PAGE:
- Shop Around the Corner: Jimmy Stewart is a clerk in store in Budapest, and falls in love with a pen pal he writes to, who he learns is a fellow clerk in the store. Lots of good comedy in this feel-good Christmas movie.
- Some Like It Hot: Jack Lemon and Tony Curtis, musicians in a jazz band, need work and have to hide-out from gangsters, so they take a job in a female-only band that's to perform for 3 weeks in Miami. Dressed in drag and with their falsetto voices, they meet Marylin Monroe, the band's singer, and Tony Curtis tries to woo her, imitating a rich oil baron. Wow, what a fabulous nearly-see-through dress she wore during their date! This very funny comedy is well worth a couple hours of real fun.
- (subtitled) Il Sorpasso: A loud-mouthed intensely dislikable braggart takes a shy introverted law student on a very humorous 2-day road-trip through Rome to the Tuscan countryside, visiting relatives and friends, convincing him to enjoy life the way the braggart does. Will they ever make it back to Rome?
- Stalag 17
- Star Trek IV: The Voyage Home: Third installment in the unbroken story told in Star Trek II, III and IV. On their way home to Earth from Vulcan, a probe attacks Earth and the skeleton crew of the destroyed Enterprise, now on a Bird of Prey, must save the Earth from destruction by travelling to the past for a couple of whales.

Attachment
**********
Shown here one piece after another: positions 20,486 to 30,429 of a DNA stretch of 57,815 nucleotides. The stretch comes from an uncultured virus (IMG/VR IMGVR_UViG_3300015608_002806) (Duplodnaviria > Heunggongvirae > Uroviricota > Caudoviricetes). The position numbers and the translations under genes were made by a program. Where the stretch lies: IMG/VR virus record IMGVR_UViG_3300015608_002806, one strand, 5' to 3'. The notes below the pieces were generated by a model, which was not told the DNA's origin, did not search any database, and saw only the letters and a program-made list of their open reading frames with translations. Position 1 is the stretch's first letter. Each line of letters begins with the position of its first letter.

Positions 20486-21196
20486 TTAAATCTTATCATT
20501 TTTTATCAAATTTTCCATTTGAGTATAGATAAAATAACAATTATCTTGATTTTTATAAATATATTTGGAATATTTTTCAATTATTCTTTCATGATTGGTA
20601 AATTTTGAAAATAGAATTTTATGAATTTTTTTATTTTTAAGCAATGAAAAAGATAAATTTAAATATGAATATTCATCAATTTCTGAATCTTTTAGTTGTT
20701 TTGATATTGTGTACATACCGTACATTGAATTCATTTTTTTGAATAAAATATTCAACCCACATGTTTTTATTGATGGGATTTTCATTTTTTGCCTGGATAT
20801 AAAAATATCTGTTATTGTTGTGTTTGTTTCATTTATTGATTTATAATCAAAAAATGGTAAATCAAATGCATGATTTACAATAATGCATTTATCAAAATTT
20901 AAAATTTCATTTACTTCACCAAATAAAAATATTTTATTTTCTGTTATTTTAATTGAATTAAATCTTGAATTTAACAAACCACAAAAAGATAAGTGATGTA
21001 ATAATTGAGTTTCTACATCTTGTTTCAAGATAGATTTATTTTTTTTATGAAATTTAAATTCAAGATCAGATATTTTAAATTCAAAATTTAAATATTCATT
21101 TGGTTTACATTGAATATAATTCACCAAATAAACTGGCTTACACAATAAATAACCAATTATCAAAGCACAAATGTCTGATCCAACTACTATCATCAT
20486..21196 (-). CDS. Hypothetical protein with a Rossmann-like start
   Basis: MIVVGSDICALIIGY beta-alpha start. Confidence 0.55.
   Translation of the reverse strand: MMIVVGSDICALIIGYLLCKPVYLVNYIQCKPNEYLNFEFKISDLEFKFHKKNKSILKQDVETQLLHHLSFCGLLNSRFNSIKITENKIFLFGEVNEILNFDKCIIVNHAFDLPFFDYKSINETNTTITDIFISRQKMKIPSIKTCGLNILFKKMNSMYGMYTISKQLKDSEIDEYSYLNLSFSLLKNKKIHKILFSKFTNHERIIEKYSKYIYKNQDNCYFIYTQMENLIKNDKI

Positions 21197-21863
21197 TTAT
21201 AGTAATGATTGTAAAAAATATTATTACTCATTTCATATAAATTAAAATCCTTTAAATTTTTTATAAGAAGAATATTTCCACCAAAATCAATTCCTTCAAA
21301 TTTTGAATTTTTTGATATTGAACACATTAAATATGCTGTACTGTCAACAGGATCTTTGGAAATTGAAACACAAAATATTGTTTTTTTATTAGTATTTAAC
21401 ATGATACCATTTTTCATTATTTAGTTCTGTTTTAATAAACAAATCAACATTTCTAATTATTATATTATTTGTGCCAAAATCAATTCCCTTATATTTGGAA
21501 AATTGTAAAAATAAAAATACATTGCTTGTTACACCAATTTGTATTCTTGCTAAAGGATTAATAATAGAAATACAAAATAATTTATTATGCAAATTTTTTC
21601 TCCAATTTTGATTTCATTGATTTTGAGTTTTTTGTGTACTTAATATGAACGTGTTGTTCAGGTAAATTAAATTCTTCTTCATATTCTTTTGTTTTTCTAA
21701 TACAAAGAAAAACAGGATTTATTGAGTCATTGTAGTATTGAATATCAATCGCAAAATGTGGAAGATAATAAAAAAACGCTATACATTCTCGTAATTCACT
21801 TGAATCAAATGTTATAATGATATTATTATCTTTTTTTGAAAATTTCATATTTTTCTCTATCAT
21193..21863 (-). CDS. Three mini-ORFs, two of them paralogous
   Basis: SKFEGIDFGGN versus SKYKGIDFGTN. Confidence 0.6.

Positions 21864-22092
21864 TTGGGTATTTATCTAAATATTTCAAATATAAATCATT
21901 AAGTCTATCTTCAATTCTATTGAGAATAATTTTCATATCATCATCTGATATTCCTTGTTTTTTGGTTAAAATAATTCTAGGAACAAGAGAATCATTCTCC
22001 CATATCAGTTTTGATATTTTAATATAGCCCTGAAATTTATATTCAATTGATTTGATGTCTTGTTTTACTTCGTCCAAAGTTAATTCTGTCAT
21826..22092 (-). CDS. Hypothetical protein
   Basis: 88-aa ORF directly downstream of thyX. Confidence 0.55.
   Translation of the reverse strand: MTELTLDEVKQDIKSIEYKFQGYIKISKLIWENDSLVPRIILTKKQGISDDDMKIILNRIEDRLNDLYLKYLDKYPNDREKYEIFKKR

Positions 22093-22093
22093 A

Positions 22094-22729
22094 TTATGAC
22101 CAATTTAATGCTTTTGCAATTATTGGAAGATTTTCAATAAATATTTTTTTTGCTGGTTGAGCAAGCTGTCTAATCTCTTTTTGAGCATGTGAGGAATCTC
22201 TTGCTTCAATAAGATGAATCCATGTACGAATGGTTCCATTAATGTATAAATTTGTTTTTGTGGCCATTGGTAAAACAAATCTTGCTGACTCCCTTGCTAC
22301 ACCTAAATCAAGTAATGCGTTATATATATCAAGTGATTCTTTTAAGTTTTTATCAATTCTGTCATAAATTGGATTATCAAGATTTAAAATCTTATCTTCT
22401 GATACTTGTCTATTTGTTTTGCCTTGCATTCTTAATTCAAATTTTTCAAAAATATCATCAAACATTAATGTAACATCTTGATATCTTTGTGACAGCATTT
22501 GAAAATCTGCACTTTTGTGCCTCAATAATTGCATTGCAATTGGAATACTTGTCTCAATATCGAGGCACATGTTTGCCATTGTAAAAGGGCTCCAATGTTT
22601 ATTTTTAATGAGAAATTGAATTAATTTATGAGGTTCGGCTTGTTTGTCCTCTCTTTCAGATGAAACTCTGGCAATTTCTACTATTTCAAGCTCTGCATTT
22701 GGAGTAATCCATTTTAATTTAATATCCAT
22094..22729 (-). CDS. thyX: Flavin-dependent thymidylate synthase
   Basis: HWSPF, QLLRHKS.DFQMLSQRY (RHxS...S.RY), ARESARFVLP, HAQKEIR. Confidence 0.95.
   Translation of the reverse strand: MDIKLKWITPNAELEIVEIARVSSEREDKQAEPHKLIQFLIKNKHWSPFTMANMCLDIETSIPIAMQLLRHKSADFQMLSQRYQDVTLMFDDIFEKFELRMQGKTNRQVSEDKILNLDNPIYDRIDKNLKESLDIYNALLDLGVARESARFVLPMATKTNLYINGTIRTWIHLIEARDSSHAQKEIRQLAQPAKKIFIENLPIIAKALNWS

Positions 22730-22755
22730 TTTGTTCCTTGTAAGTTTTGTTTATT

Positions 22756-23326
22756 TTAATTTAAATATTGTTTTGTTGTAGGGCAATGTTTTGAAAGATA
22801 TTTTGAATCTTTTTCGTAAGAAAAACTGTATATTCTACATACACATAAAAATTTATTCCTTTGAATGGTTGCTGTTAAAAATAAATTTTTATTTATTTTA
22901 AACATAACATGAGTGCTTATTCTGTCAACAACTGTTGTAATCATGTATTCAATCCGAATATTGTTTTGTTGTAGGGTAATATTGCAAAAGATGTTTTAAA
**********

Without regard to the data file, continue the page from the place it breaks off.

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- The Truman Show
- Unfaithfully Yours: Hilarious story about an orchestral conductor who believes his wife has been unfaithful, therefore he plots his revenge.
- (subtitled) The White Sheik: An early Fellini comedy, in which a newlywed wife leaves her husband for an hour to meet a movie star she admires, until it turns into much more than an hour.
- (subtitled) Wild Tales: An excellent Argentinian movie made of 6 unrelated short stories about people under extreme stress.
- (subtitled) Yesterday, Today and Tomorrow
And finally, a few TV series which I've especially enjoyed, again in alphabetical order
- All in the Family
- The Andy Griffiths Show
- The Dick Van Dyke Show
- Green Acres
- I Love Lucy
- The Mary Tyler Moore Show
- Saturday Night Live: The first several years; after that it faded, IMHO
- Schitt's Creek: Very funny comedy series about a wealthy family of eccentric people who lose all their money and have to regroup by moving to the armpit town of Schitt’s Creek, their only remaining asset, which they once bought as a joke. Though the series initially earns your allegiance by virtue of it's comedy, it will make you love and root for its unusual characters, and perhaps teach you a bit of tolerance along the way.